Hostage Mom Exposes Drug War Double Standard
The woman who traded meth for freedom is an example of how our drug policy has failed.
Last March, Atlanta hostage Ashley Smith got a rousing cheer from public officials, law enforcement, and much of the media for cajoling accused rampage shooter Brian Nichols to give himself up. Smith deserved the praise. It took courage, compassion, and good sense to do what she did. But it also took something else, drugs. In her recently released tell all book, Unlikely Angel, Smith admits that she got Nichols to give up by plying him from her stash of Methamphetamine. Meth is deadly, destructive, and, of course, patently illegal.
A month before Smith publicly announced she's a former drug user at the launch of her national book promo tour; Attorney General Alberto Gonzales called Meth a scourge that devastates families and communities. Gonzales, Bush drug czar, John Walters, and Mike Leavitt, Health and Human Services Secretary met in Nashville, Tennessee in August. They announced that the feds would pour more resources into drug prevention and treatment, but they also promised a big crack down on Meth sale and use.
Gonzales claimed that the Justice Department had more than quadrupled the number of cases filed during the past decade. The DEA has aggressively targeted Meth producers and traffickers, resulting in the initiation of nearly 3000 criminal cases related to Meth production, distribution, or diversion of ingredient chemicals in 2004.
But Smith didn't have to worry about being one those prosecuted. Police didn't catch her with the dope in her apartment and prosecutors quickly made it clear that they wouldn't file charges. And they shouldn't. Smith is a victim, and needs counseling and treatment, not jail. Smith, however, is white, middle class, and a former housewife, and she would likely get the help she needed anyway without risk of a prison sentence. Yet Smith, far more than her captor Nichols, fit the profile of a Meth user, as well as the profile of the majority of America's drug users. Surveys have repeatedly shown that middle-income young whites use drugs more frequently than blacks or Latinos.
The drug pass that Smith got, and thousands of low level, war mostly, poor, and desperate small time black drug offenders don't get, once again exposed the glaring racial hypocrisy and double standard in America's drug war. That double standard has been enshrined in the popular culture. The entertainment magazines, scandal tabloids, and TV talk shows are crammed with legions of articles, and news features on and interviews with high-profile white stars, starlets, and athletes who openly brag or cry about their drug escapades. They are not vilified or stereotyped. They are the object of public pity for their heroic battles against addiction. Hollywood celebrities such as Robert Downey, Jr., and conservative talk show mouthpiece, Rush Limbaugh continued their careers even after they had been convicted or accused of drug offenses.
Newly turned celebrity Smith got the same royal treatment. An exuberant Oprah shouted to her audience, "Jesus loves you girl, during Smith's appearance on her TV show as part of her national book tour. She was publicly praised for her heroic fight against drug addiction. While the lop-sided Meth use by middle-income whites, such as Smith, ignites no public outcry for mass arrests, prosecutions, and tough prison sentences, the consequences to society are just as disastrous as heroin or crack cocaine use.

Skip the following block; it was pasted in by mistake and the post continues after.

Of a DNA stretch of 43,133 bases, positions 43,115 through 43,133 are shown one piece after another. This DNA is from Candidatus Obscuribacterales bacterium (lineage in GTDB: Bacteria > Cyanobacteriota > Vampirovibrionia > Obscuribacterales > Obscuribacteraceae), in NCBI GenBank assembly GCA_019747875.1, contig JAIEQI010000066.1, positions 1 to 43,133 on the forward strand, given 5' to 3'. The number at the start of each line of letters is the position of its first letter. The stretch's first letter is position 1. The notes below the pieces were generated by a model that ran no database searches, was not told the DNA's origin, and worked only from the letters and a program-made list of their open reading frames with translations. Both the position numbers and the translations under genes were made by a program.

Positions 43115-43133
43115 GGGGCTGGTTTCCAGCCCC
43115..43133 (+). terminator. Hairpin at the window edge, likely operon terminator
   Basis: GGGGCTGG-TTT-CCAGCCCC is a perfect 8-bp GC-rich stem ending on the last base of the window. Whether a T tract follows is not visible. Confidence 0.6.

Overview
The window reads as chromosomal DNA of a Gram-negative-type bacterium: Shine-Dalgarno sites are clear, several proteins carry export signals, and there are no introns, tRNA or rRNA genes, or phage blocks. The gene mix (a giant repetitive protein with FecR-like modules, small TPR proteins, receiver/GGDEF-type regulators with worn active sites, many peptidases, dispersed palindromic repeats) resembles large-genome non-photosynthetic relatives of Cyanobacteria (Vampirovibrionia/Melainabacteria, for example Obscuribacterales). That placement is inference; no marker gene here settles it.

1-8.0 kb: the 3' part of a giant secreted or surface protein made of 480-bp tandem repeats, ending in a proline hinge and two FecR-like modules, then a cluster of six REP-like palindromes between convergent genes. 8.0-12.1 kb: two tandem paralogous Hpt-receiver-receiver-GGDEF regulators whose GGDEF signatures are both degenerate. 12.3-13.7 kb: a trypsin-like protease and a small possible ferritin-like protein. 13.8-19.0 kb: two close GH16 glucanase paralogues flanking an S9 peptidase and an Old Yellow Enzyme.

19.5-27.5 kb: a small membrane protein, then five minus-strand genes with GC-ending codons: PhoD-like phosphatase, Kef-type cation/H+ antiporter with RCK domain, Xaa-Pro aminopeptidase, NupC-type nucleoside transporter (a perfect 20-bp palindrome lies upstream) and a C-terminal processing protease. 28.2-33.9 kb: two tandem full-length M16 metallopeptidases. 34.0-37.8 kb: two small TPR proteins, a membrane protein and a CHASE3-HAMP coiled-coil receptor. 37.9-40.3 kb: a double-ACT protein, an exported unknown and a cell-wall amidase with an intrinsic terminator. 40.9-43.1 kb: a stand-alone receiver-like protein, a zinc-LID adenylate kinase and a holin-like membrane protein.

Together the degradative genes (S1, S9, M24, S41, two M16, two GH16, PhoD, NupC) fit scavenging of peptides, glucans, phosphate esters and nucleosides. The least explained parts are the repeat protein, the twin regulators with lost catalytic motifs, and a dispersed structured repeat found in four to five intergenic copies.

Meth manufacture and use is blamed for automobile accidents; explosions and fires environmental contamination; increased criminal activity, including domestic violence; emergency room and other medical costs; spread of infectious disease, including HIV, AIDS and hepatitis; and lost worker productivity.
The penalties for use and sale are every bit as severe as crack cocaine sale and use. The basic mandatory minimum sentences under federal law are 5 to 10 years in prison. Lawmakers even talk of dropping the amount of Meth that an individual caught with can be prosecuted for. It's not clear just how much Meth Smith had in her illegal stash, but presumably if police found even a small amount she could have been prosecuted.
If whites such as Smith, though, were jailed and prosecuted for their criminal drug use, it would radically change the complexion of the nearly two million prisoners that now jam America's jails and prisons. At present, nearly half of them are black. The overwhelming majority of them are there for petty crimes, and drug offenses.
The Comprehensive Methamphetamine Control Act of 1996 mandated seizures of chemicals, the destruction of Meth labs, and longer prison sentences. That was supposed to be a major step toward preventing Meth from becoming the next crisis in drug abuse. A decade later, Smith is glaring proof that the act didn't do much to stop that from happening. Smith was declared a hero for getting Nichols to surrender. She is not a hero for using or kicking her Meth habit. If the public and law enforcement praised her for her action, thousands of others who aren't heroes but are drug addicted should get help, not jail. After all, Jesus loves them too.
Earl Ofari Hutchinson is an author and political analyst. He is the author of 'The Crisis in Black and Black' (Middle Passage Press).